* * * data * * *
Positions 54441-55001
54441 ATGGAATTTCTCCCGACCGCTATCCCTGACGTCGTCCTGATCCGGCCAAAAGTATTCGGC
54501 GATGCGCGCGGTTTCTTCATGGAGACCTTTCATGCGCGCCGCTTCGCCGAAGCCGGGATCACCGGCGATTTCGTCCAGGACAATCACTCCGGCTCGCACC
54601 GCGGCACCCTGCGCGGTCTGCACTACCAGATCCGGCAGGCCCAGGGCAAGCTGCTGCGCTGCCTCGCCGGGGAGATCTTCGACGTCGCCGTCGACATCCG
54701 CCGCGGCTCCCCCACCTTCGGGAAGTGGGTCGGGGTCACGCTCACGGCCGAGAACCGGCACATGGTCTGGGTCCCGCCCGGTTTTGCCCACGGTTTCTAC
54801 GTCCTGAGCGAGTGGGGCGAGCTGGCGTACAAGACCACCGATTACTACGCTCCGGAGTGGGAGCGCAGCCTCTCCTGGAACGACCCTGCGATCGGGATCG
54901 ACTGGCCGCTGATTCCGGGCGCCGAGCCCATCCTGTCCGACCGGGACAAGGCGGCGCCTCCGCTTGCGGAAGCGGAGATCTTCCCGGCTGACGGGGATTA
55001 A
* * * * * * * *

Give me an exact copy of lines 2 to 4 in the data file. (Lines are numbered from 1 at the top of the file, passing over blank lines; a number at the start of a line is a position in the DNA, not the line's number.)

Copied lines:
54441 ATGGAATTTCTCCCGACCGCTATCCCTGACGTCGTCCTGATCCGGCCAAAAGTATTCGGC
54501 GATGCGCGCGGTTTCTTCATGGAGACCTTTCATGCGCGCCGCTTCGCCGAAGCCGGGATCACCGGCGATTTCGTCCAGGACAATCACTCCGGCTCGCACC
54601 GCGGCACCCTGCGCGGTCTGCACTACCAGATCCGGCAGGCCCAGGGCAAGCTGCTGCGCTGCCTCGCCGGGGAGATCTTCGACGTCGCCGTCGACATCCG